The Downbeats became Paul Revere and the Raiders in 1960 and by 1961 had begun their invasion of the Pacific Northwest. Revere got drafted, became a conscientious objector, and was ordered to be a cook in a mental institution for his deferred service.
By 1962 they were focusing on Oregon more, ready to take the world by storm with a cover of "Louie Louie." In 1965 they caught the eye of producer Terry Melcher and moved to LA. "Just Like Me" went to No. 11 in 1965.
They donned the Patrick Henry outfits, put their John Hancocks on the dotted lines, and started raking in pictures Benjamin Franklin. The revolution would be televised.
The British were coming, and Paul Revere and the Raiders were in the saddle for a playful American response. Here's some fabulous spots along the way, solid hits in Lexington, Concord, and well beyond:
"Just Like Me": The shot heard round the world...from the album Just Like Us! PS I keep wishing they'd bring back Hullabaloo!
"Kicks": The follow up goes to #4 on the charts. There's a serious tone in the lyrics. You don't need kicks girl! FromMidnight Ride. Screaming Ed Sullivan Show.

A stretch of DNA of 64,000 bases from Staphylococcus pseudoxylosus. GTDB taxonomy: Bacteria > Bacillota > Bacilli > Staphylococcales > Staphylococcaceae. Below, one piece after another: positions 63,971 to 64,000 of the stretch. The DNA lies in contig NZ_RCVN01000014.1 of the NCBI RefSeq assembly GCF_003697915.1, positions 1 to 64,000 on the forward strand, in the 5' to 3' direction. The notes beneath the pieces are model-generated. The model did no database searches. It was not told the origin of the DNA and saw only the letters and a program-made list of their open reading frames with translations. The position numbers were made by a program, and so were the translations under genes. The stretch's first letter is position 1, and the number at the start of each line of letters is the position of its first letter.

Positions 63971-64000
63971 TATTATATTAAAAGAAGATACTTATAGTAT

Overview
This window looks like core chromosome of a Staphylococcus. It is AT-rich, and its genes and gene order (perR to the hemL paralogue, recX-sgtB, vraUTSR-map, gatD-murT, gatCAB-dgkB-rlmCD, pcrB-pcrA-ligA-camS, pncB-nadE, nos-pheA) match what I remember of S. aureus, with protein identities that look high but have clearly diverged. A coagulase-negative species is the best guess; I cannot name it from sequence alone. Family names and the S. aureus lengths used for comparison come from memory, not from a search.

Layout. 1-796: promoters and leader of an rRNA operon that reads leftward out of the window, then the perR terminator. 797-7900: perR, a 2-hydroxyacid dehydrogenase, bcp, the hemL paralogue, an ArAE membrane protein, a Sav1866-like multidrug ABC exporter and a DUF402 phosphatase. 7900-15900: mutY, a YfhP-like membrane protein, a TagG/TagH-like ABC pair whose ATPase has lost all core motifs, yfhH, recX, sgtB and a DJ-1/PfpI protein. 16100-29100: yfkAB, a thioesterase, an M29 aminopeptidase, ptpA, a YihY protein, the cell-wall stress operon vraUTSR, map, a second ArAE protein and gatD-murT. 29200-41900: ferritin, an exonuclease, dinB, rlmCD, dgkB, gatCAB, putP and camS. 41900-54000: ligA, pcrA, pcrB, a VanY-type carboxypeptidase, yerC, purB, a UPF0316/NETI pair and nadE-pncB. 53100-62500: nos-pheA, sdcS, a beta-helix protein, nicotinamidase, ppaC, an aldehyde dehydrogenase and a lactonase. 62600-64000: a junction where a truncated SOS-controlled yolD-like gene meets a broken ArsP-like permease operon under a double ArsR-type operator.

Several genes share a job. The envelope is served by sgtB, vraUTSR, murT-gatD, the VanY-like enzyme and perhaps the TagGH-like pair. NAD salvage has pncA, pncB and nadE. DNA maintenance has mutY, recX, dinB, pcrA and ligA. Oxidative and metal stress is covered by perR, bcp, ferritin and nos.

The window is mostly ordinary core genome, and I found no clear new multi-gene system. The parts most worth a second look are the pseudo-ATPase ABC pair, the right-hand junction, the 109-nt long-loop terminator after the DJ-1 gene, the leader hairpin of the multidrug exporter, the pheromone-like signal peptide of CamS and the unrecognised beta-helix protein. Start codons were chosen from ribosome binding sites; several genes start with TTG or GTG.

"Hungry": Raiders go as sexy as you can go on The Spirit of '67.
"The Great Airplane Strike": I love any song that begins with an explosion. Fang and Harpo have the moves, never mind the redcoats!
"Good Thing": Enough of this experimentation! Back to basics!
"Ups and Downs": The songs are starting to sound the same, but who cares? Mark's ponytail is out of control.
"Him Or Me, What's It Gonna Be": Part "Hungry," part "Ups and Downs," it's about a love triangle that borrows from at least three previous songs.
"Indian Reservation: The Lament of the Cherokee": Quite serious, and it takes them to number 1, their last big hit from 1971. They lost the revolutionary costumes, Mark looks like he could be auditioning for Deep Purple. But it's pretty different from the rest.